Elmer Ferlow has watched a man drown. And he couldn't do a thing about it.
It happened 37 years ago this month, on Richland Avenue in York.
Ferlow, a truck driver for Miller Motor Freight at the time, had just returned from New Jersey and gone into the company's terminal to chat with fellow workers before heading home to Hanover.
It had been raining pretty hard for a while. Water in the terminal parking lot was a few inches deep. The guys talked and watched the rain through the window.
Then, suddenly, Ferlow saw a man trying to cross the Richland Avenue bridge by walking across the top rail.
"I thought, 'Man, that guy ain't going to make it. What's he thinking?'"
A split second later, Ferlow saw him lose his footing. He watched the man fall into the rushing water and be swept away.
"His hands went up in the air and he was gone -- just like that," he recalled. "There was no way anyone could have saved him."
To this day, Ferlow can't drive down Richland Avenue without thinking about that day.
"It was scary," he said. "It really was."
More memories of Agnes in York County
During the hurricane, I was a recently married woman, age 22. I lived on Cottage Hill Road (in York).... The rain water went the whole way up Philadelphia Street.... I knew many of the families there, and I can remember taking food to a family who lived on the right-hand side of the street.... I can remember packing a meal from my home and taking it in there. I had to wade in deep water to get there. I can remember rats coming by me as I was trying to get to their front door.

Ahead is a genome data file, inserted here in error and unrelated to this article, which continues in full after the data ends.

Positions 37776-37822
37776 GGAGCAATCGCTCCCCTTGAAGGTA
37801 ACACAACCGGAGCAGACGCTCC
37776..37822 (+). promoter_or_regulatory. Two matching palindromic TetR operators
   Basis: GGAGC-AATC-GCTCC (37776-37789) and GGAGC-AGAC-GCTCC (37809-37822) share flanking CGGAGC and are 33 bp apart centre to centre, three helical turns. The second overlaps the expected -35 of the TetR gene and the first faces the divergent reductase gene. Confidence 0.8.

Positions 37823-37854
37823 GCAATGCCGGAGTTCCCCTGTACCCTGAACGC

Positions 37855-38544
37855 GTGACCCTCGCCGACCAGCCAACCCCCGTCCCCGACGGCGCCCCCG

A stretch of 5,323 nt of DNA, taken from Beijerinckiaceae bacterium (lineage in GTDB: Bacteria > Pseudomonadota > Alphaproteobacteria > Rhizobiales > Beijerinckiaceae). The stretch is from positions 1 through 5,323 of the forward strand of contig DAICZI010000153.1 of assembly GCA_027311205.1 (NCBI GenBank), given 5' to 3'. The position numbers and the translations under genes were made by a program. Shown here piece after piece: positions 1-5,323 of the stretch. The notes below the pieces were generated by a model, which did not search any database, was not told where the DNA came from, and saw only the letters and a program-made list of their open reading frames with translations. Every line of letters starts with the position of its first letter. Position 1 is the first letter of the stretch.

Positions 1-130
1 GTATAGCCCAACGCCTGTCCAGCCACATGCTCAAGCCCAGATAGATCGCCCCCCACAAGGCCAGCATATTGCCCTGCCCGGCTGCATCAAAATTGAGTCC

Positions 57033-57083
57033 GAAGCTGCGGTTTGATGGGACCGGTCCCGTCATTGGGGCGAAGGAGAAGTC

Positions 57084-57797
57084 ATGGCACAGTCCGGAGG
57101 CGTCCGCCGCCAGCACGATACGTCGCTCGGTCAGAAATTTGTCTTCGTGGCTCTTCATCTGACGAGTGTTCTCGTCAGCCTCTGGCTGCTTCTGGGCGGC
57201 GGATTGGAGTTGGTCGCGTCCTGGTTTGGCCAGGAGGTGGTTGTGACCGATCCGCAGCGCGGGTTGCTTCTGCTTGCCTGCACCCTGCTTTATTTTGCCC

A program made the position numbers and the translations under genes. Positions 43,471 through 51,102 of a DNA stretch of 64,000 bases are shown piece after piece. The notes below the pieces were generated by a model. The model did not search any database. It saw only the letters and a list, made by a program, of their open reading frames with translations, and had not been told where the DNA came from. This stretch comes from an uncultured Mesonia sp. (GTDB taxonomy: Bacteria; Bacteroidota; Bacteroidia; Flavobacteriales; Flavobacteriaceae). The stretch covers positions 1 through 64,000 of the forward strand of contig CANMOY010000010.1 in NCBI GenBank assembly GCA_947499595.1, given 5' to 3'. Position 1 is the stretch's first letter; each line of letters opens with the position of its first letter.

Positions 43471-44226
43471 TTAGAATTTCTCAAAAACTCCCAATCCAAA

I will just never forget the animals that were trying to survive during that time.
Our home was damaged -- the roof.
The drama people had to go through and the damage to their homes was unbelievable.
-- Angela Kane Sheffer, West Manchester Township
About a month before the hurricane came through, I bought a diner in York New Salem. After we opened it, a week later, Agnes came through and flooded us out. So we had to clean it up and reopen it....That's what I remember about Agnes. It cleaned me out right after I opened the diner.
-- Herm Myers, West Manchester Township
At the time, we were living in the Maple Hill area of Newberrytown. We were having company that night.... I was downstairs on the drawing board, working on plans for the house which I'm occupying now. My wife called me to come up because we were having strawberries and ice cream before the company went home. We ate the strawberries and ice cream, and the rain continued to fall. Our driveway at that time was about 75 feet long, and when (the company) left, I couldn't see their car at the bottom of the driveway when they departed.